Geometry of Kites

GEOMETRIC DANCING KITES 

Tumbling, falling along the coastlines, held upon the fragility of breath

Where tension relieves the anxiety of destiny, until the moment of release

For then the light chants to the eternal gravity of asymmetry, that balance predicated upon the eternal symbol

Of geometric communications. 

For then, the doubts fade, as polarity creates the cause for the soul's elevation

From the kiss of the inventor begins the commitment to soar 

As the leap of faith transcends the fear of the voyage

Up into the complexity of Zipf's geometry

Of those tetrahedral blackbirds whose wings are yet to sail

Into the mystery of the elevated sanguinem that surely creates those soft ripples of light

Whose permission is to allow and forgive, with no other purpose than freedom

As mechanistic attractors of life and air might carry upon the breeze of construction

Amidst the mountain air, where the wind shall surely serve her great power

To the schoolboy's initial box kite design

Until seated, we rise

Through the historical perspectives of tradition and familiarity, into the close air of above

Whilst chasing the skyward trajectory of the pure line of conection, amused, as we are led by the element of air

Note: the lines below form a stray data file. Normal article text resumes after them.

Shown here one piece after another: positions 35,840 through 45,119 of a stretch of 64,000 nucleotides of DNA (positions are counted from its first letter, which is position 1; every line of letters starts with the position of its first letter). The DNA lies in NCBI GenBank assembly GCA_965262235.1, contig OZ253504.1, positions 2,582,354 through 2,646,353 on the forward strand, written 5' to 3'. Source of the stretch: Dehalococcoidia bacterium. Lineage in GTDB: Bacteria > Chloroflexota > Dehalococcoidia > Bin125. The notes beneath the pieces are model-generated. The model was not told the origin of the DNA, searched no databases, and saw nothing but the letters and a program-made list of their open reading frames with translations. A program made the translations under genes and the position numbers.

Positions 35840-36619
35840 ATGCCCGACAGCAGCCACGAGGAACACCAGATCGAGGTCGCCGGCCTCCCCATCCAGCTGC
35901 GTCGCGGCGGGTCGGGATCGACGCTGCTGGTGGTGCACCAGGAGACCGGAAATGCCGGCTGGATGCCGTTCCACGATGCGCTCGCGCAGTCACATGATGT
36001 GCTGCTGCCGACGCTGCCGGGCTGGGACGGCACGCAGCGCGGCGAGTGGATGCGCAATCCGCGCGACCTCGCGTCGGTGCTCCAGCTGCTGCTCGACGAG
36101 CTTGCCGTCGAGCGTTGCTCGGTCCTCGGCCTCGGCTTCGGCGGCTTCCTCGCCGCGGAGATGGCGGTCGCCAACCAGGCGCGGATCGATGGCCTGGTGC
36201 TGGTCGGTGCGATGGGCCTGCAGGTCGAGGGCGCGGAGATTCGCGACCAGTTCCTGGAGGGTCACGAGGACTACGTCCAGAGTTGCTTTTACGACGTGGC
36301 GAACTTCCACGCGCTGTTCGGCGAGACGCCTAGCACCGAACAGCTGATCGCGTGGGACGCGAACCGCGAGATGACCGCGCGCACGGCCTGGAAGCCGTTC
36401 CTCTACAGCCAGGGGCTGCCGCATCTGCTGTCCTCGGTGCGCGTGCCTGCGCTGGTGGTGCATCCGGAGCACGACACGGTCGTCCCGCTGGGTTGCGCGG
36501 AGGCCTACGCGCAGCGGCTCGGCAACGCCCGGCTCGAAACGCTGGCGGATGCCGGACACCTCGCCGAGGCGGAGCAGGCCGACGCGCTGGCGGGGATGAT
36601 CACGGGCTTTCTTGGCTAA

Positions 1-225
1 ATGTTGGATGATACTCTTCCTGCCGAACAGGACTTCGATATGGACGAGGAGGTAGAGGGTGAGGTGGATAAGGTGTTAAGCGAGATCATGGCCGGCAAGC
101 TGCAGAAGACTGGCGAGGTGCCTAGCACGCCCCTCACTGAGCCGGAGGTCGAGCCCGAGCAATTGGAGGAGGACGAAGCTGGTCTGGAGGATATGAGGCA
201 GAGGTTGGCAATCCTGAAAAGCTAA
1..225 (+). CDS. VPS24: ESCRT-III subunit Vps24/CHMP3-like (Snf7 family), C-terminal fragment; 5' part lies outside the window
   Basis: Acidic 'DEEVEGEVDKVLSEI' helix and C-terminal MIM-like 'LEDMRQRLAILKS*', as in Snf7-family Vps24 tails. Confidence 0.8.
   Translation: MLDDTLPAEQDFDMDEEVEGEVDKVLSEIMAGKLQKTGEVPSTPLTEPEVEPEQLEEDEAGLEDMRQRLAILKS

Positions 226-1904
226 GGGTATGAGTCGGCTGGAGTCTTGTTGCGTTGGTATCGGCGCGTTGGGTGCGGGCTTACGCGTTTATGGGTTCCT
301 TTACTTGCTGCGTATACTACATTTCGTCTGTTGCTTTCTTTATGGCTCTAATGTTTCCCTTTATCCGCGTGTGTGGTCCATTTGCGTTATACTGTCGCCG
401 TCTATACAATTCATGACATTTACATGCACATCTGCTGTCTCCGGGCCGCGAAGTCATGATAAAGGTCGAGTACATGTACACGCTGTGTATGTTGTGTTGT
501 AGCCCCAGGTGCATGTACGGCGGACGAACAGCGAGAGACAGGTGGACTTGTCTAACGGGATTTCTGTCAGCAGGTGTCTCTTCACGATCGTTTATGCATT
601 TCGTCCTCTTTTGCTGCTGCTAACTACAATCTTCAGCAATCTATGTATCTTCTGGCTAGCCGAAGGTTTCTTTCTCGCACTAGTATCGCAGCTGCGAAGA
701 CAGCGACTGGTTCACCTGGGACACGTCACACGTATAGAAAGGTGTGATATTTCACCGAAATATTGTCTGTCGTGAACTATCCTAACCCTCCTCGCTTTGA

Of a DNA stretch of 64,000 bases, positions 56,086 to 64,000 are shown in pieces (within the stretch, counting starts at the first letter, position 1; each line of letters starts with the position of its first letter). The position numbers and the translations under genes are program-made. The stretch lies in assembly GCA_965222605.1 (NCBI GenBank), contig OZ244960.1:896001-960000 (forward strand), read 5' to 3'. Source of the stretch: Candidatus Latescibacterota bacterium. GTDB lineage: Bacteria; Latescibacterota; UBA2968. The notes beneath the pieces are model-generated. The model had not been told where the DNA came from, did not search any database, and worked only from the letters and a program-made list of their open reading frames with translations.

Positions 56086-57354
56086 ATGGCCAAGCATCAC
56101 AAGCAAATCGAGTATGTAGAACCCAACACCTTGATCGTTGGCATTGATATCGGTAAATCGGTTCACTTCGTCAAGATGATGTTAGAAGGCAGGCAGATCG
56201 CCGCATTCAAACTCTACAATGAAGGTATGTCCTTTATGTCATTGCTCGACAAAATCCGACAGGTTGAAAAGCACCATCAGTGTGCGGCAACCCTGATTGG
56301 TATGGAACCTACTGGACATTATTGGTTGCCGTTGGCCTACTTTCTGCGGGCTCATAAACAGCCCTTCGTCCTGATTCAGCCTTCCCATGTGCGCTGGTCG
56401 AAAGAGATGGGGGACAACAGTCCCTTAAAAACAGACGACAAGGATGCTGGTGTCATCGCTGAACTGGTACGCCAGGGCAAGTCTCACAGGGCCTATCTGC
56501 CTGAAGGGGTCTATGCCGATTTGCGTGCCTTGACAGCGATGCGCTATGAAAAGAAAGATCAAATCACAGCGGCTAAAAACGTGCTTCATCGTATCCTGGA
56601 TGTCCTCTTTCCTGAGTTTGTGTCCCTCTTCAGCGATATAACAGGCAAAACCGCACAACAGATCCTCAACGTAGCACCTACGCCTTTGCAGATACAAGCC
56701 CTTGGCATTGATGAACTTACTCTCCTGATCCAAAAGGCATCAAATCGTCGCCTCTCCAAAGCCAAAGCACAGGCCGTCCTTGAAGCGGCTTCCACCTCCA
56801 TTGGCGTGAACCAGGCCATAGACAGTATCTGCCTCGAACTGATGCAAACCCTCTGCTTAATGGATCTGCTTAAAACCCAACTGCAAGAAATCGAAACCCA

For that fingertip point of connection is that of release, for to grasp is to inhibit

And the enigma is eternally elusive

Strangely, the Korean combat kites create a tension that illuminates the aggression that seemingly mankind cannot forget

Though to rise above the pains of mankind, upon a mankite, might possibly commence a reduction of those past failings

So, until the inevitability of purity manifests completely in this world again

We can play, we can fly our kites

As the subtle balance suspends our disbelief

And professionalism of the weather sciences is also reduced to play with the wind song of divination

The Tetrahedral Kite

In Euclidean geometry, a kite is a quadrilateral whose four sides can be grouped into two pairs of equal length sides that are adjacent to each other.

In contrast, a parallelogram also has two pairs of equal length sides, but they are opposite to each other rather than adjacent.

Kite quadrilaterals are named for the wind blown, flying kites, which often have this shape and which are in turn named for a bird.

Kites are also known as deltoids, but the word "deltoid" may also refer to a deltoid curve, an unrelated geometric object.

Ultimately a kite is an object of geometric beauty.